The upper part of the tube is barrel-shaped and its lower part is narrower. The eyepiece and lens are located at each end. It rests on a ring at the top of the rear pillar. The rear pillar moves on the fixed front pillar using a rack mechanism with a side screw. This makes the ring supporting the tube move up or down to control coarse focusing. The front pillar holds the cross-shaped stage, which has a central hole to let light through. On it is a device to hold a slide, which is inserted at the side and pressed by a kind of spring. The stage also has holes for clips, magnifying glasses, or other sample holders. The concave mirror is placed at the bottom of the pillar with a kind of arm that moves sideways. The pillar itself rests on a pedestal to one side at the bottom of the box. It has an articulated joint that allows the microscope to tilt, making it more comfortable for the person operating it to use. It also tilts all the way into the box for storage. This mahogany box features beautiful marquetry on top. Inside the box eyepieces, spare lenses, and accessories for holding the sample in place are stored.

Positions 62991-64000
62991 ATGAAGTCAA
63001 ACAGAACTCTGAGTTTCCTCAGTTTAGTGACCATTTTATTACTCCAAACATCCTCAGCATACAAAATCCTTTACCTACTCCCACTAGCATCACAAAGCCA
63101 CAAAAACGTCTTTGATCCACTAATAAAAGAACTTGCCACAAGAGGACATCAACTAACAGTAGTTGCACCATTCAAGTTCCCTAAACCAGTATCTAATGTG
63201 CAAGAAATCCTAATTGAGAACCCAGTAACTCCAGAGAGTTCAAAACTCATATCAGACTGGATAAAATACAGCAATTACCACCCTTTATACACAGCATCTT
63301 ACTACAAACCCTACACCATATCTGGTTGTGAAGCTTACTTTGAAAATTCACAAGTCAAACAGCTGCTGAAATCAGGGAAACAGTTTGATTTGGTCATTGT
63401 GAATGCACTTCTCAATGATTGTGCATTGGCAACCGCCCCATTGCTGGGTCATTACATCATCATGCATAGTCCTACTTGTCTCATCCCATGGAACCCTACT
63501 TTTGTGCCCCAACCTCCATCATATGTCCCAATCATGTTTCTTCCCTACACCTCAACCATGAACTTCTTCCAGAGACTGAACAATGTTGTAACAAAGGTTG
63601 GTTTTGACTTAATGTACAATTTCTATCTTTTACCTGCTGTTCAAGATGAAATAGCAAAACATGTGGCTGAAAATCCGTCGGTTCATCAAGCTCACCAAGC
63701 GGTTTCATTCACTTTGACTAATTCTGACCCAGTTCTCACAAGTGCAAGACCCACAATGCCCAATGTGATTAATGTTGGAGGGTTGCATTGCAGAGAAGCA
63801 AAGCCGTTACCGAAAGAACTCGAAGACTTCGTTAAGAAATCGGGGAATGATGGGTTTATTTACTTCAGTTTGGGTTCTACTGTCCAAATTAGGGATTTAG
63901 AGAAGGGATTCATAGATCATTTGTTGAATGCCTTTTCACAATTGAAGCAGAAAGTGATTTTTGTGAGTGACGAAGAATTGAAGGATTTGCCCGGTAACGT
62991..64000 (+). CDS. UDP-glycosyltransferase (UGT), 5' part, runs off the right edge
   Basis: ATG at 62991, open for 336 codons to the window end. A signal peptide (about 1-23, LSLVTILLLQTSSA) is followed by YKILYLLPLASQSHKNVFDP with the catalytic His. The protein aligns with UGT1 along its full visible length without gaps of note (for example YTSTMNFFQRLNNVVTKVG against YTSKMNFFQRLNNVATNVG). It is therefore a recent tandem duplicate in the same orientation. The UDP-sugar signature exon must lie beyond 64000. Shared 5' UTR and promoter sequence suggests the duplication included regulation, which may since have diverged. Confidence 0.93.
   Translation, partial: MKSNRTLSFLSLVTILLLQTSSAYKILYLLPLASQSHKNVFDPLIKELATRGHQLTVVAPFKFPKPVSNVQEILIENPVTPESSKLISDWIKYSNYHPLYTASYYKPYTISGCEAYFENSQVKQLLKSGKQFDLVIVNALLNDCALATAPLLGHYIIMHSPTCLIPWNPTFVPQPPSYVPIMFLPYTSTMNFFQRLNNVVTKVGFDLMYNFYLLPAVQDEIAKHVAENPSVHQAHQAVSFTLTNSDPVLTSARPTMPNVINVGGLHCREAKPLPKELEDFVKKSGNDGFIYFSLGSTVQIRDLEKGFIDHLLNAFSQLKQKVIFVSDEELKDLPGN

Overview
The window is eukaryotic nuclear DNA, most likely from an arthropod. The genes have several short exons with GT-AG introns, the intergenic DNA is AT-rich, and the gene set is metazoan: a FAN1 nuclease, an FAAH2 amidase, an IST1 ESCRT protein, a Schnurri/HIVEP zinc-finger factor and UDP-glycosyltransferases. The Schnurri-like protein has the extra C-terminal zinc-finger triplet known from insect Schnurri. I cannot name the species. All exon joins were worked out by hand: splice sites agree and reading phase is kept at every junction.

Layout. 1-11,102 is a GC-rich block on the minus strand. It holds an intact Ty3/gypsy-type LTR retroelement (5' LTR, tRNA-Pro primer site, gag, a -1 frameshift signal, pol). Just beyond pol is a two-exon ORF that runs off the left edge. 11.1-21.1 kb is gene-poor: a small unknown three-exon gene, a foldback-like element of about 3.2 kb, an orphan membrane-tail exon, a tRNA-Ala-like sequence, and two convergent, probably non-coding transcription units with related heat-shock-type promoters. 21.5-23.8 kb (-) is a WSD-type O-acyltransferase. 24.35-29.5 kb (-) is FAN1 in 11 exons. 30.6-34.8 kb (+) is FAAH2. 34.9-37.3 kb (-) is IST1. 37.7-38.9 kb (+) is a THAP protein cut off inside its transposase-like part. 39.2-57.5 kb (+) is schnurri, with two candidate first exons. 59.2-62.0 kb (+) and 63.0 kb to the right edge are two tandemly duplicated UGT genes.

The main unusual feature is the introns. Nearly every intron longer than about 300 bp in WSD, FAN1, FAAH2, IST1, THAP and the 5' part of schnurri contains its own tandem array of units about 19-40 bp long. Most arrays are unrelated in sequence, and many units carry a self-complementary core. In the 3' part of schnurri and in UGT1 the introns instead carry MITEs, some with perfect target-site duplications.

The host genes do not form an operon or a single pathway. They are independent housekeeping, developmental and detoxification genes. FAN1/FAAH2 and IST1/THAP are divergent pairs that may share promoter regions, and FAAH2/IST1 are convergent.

This was an important development for the Cuff-type microscope, known as a "chest microscope." This type of microscope was introduced by Edward Nairne (1726–1806), then made by Nairne and Thomas Blunt (c. 1746–1822) for many years, and later copied by a variety of other manufacturers because it was so easy to operate.